Bode trying to find the right skis for Beaver Creek
BEAVER CREEK, Colorado – Bode speaks.
After strictly avoiding interviews for two days, Bode Miller walked over to reporters in the finish corral after his downhill run Friday and opened up a bit.
He was cold, like everyone else at the races. He was tinkering with his equipment to adjust to the snow, which was unusually perfect for a World Cup stop. And was still trying to get back to full strength after rejoining the U.S. Ski Team this fall.
“I’d love (my fitness) to be better,” Miller said. “But that’s always the case, even when I’m fully strong here and fully prepared with a good prep period. I always wish I was stronger. There’s just a lot of fatigue that goes on.”
Miller, perhaps the best American ski racer of all time, did little conditioning over the summer and skipped the last part of the season last year to spend time with his new daughter. The two-time overall World Cup champion and 31-time World Cup winner had skied independently for two years following his divorce from the U.S. Ski Team in 2007. That separation came after Miller clashed with U.S. Ski Team officials over his late-night partying and controversial public statements.
The 32-year-old Miller has shied from publicity since his reunion with the U.S. Ski Team. Perhaps the most lengthy interview he has given this week was with students from the Eagle County Charter Academy, when, during an event with the U.S. Ski Team, he said he wants new socks and blueberry gum for Christmas – same as always – and hopes his post-ski-racing job will be just being Dad.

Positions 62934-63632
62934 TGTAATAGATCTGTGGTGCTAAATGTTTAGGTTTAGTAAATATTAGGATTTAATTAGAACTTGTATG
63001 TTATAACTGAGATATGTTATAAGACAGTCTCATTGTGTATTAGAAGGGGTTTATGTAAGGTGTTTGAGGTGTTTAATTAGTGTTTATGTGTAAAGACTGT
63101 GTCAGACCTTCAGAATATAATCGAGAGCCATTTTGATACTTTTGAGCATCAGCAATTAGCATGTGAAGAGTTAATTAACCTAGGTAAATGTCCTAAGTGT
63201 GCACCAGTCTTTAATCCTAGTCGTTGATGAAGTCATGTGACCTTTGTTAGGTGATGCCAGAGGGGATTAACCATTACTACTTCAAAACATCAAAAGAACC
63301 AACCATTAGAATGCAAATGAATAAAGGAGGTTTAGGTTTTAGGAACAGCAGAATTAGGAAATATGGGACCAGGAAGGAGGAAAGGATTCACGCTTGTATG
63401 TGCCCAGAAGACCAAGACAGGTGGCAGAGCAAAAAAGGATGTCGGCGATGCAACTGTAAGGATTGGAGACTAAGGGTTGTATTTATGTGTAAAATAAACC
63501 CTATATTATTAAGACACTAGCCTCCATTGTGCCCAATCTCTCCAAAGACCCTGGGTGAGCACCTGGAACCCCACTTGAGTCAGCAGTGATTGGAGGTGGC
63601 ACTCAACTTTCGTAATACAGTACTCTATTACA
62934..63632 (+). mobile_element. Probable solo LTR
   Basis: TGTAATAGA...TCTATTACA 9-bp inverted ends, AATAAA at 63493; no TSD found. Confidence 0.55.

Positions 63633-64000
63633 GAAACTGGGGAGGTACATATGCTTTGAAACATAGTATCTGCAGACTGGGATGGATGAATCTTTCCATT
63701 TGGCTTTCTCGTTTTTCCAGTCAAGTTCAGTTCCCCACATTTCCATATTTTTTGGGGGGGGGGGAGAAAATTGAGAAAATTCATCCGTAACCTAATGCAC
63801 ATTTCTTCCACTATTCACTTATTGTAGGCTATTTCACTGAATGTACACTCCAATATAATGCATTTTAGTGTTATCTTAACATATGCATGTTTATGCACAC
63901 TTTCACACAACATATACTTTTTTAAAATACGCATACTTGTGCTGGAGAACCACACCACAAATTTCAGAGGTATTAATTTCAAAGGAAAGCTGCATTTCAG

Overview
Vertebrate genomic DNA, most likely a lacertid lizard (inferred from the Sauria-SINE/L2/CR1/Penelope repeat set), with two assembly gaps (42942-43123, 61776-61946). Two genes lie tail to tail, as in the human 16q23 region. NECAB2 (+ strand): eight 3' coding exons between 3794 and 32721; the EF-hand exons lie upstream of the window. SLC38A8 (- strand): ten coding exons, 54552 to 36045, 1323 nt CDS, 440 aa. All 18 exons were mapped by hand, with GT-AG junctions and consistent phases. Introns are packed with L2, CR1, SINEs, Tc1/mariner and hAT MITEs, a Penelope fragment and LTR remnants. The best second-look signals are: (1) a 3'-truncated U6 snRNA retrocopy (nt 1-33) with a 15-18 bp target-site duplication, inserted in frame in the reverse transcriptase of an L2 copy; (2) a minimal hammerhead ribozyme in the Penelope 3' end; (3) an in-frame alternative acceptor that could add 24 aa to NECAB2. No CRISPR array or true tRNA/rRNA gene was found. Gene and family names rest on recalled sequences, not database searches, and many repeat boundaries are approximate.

On Friday, the Franconia, N.H., native said his downhill run was “tough,” even as he posted the seventh-best time. He had switched to a 3-year-old pair of skis, trying to adjust to the snow conditions at the Beav’.
“I had a lot of unknowns going into today,” he said. “We changed the setup quite a bit. I was really bouncing around – a lot of the guys were bouncing around a lot yesterday. The snow is perfect. But it’s just we haven’t skied in snow (like that). You don’t get that very often. A lot of our setups were kind of strange on it.”
So far this season, Miller has posted forgettable results. He finished 29th and 39th in the downhill and super-G, respectively, in Lake Louise, Alberta. He did not finish in the slalom last month in Levi, Finland.
After his seventh-place run in the downhill Friday, Miller said he was confident going into the afternoon slalom portion.
“There’s a lot of good slalom skiers here,” Miller said. “(French skier Jean-Baptiste) Grange is just a little ways back, and the way he’s been skiing slalom is pretty impressive. I was skiing great in the prep period, and I think I could ski with any of those guys.”
Indeed, Miller led the race halfway down the slalom course. But he hooked a gate in the midst of a tricky hair-pin turn, which requires a quick change of pace. Miller fell forward, sliding on his stomach off to the side of the course.
He skied away, not to be seen again by the skiers, coaches – and, of course, reporters – in the finish corral.
Staff Writer Edward Stoner can be reached at 970-748-2929 or email@example.com.